By Lawrence P. Schaefer |
I spoke on May 21, 2018, at the Upper Midwest Employment Law Institute about issues to address when settling sexual harassment claims, particularly when the company and/or individual paying the settlement insists on what is known as a “non-disclosure agreement” (“NDA”). The public has never been more aware of NDAs, given the issues raised in the “Stormy Daniels” litigation and the apparent practice by our current President when he was a private citizen to require such agreements when paying compensation to individuals he sought to silence. Are NDAs enforceable, and under what circumstances?
The Enforceability of NDAs
NDAs have been common in many types of settlement agreements in the past, particularly when sexual harassment claims have been settled. Part of the “benefit of the bargain” in resolving these claims without public litigation is avoiding the damaging publicity of the claim itself, regardless of how it is ultimately resolved. Until recently, these NDA clauses in these type of settlements were enforceable provided that basic contract standards were met — i.e. consideration was provided, there were no indication of coercion, the terms were clearly stated and no misrepresentations occurred.
The value of confidentiality in these settlements accrues to both sides. Individuals I’ve represented making these complaints may want confidentiality, especially for those clients who have a very long career ahead, and don’t want to be publicly disclosed as someone who has made such a complaint against an employer. Ignoring this potential “scarlet letter” implication for their career progression in the future, especially with the current powerful social media platforms, is naive. The recent pressure in the growing #Me-Too movement toward complete transparency when these issues arise and are settled presents a thorny issue for individuals courageous enough to raise these claims.
The Tax Implications of NDA Enforcement
The IRS has recently passed a regulation which was intended to punish employers seeking to impose NDAs when settling these claims by no longer allowing legal fees incurred to be deducted as a business expense, thus discouraging these provisions with real tax penalties. This applies, however, to employers and employees. A recent blog written by my colleague, Bert Black entitled, Keeping It Confidential: The Effect of Nondisclosure Agreements on Deductibility of Attorneys’ Fees under the New Tax Law, examines the perhaps unintended consequences of this regulation (which could render taxable legal fees and costs incurred by the individual agreeing to an NDA). States such as Washington have enacted legislation banning NDAs as conditions of employment, and many states legislatures are considering laws banning them in sexual harassment settlements (i.e. California, New York, New Jersey, Pennsylvania, and South Carolina). Change is coming.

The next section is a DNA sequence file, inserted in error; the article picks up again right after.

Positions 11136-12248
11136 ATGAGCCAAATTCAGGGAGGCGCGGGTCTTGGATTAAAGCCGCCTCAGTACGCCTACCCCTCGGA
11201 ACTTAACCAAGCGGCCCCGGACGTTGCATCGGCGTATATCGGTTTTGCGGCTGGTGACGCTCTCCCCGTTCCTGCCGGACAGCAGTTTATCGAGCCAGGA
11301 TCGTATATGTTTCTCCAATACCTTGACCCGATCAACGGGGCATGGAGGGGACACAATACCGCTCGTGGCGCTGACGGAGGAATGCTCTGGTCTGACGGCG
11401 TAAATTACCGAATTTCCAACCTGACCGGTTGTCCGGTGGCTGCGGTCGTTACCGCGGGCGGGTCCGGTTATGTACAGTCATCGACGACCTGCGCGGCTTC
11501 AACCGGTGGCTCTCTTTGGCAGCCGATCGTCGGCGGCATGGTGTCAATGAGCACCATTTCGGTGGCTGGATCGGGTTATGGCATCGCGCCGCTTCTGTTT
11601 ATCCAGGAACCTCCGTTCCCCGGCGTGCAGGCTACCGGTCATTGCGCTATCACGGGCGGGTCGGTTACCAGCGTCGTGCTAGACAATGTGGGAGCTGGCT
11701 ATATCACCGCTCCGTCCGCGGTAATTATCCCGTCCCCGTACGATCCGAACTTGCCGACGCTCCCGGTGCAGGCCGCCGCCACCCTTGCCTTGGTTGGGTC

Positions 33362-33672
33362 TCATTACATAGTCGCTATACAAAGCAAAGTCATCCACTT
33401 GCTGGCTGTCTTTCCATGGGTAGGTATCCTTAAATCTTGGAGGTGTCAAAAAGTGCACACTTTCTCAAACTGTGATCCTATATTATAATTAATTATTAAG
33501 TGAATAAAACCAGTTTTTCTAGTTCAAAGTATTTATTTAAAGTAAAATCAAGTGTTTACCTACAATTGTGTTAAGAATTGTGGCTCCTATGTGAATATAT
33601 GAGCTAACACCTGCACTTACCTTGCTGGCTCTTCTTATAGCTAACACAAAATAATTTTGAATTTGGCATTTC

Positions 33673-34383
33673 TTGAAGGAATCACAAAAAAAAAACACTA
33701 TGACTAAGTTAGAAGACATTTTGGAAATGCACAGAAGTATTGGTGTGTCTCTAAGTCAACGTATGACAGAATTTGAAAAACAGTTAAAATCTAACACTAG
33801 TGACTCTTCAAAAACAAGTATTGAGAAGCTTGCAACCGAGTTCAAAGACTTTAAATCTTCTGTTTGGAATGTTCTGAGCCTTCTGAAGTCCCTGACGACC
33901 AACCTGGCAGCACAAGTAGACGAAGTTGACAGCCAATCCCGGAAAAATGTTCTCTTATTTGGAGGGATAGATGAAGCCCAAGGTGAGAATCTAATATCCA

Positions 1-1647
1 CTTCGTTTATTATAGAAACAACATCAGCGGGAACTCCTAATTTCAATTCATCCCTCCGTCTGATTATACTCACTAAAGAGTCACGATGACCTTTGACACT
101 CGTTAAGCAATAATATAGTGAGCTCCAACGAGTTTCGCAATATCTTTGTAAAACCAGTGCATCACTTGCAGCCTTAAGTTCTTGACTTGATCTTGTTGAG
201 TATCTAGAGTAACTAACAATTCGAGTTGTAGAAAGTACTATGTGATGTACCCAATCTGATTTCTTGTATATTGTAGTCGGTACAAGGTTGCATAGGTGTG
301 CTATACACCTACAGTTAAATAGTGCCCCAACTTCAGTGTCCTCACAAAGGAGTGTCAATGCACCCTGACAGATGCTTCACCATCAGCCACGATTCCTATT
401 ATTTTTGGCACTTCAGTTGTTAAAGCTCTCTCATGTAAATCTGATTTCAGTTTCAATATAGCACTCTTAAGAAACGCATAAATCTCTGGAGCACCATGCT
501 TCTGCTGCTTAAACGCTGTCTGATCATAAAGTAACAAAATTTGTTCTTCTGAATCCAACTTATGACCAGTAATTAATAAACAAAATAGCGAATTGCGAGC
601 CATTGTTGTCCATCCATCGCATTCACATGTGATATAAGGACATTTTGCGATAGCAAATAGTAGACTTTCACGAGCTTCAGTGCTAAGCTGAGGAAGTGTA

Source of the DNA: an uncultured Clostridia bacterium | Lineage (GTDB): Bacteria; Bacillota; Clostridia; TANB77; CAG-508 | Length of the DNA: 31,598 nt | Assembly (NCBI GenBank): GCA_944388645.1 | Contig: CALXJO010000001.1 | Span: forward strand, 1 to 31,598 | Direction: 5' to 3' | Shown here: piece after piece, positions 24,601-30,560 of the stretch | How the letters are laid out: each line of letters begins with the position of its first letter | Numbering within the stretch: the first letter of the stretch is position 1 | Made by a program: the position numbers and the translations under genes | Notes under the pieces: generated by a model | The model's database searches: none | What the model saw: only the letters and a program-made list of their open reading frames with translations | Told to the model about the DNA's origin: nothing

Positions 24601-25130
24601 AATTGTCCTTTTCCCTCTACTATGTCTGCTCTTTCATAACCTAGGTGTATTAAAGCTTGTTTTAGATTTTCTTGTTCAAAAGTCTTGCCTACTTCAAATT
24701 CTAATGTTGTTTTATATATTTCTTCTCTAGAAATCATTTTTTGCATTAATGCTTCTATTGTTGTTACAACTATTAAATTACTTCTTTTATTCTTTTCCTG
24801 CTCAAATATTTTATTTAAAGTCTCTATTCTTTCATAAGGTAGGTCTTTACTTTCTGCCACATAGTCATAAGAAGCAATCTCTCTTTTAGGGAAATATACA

Protecting the Plaintiff’s Privacy: Four Strategies to Consider
How, then, do advocates for sexual harassment plaintiffs balance this growing demand for transparency with the client’s understandable interest in not being forever publicly associated with having raised and settled the complaint It may be a difficult needle to thread, but I suggest four potentially effective strategies.
- There should be no real controversy in ensuring that any amount paid in settlement remain confidential, subject to any future right to subpoena this information by anyone.
- The identity of the complaining party isn’t the real focus of the need for transparency – it is the alleged perpetrator(s) that can/must be identified, to ensure that proper corrective action is taken, especially if the offending behavior ever recurs. Therefore, limited confidentiality protecting the complaining party should be acceptable, as should any attendant NDA obligation that is limited in this fashion. Again, subpoena power in the future would pierce this confidentiality/NDA provision.
- There can be specific events in the future where any confidentiality/NDA obligation is automatically lifted, with notification obligations attendant to any such events to issue to all parties to the agreement. For instance, if there is any future allegation of sexual harassment (broadly defined) against the alleged perpetrator(s), the settling party is promptly notified, the NDA/confidentiality obligation is automatically lifted, and the transparency sought by the “#Me-Too” movement is served. An argument could be made that such a “conditional” NDA should also be excluded from the IRS regulation and similar legislation described above.
- When settling a sexual harassment claim where the opposing side insists on an NDA, make sure it is mutual, and make every attempt to raise other claims as well as additional consideration in settlement. Consider emphasizing those claims, to the exclusion of the sexual harassment claim, in any written settlement agreement, to make every effort to avoid the tax penalty described above.
Evolving Views on Protecting Plaintiff’s Privacy
There are no easy answers to these questions, or any strategy that ensure all privacy and confidentiality interests are properly balanced when reaching a settlement. The best and safest scenario is to reject any such NDA obligation when alleging these claims and negotiating settlement, and have a client who is willing to accept the future “cost” of this transparency. The most effective advocates, however, need to be fully prepared when the circumstances are different, and there is an understandable desire for some level of confidentiality.
Contact Lawrence P. Schaefer and the attorneys at Schaefer Halleen to schedule a case evaluation to discuss your situation with our employment law firm in Minneapolis. We will explain your legal position and help you make a well-informed decision about how to proceed.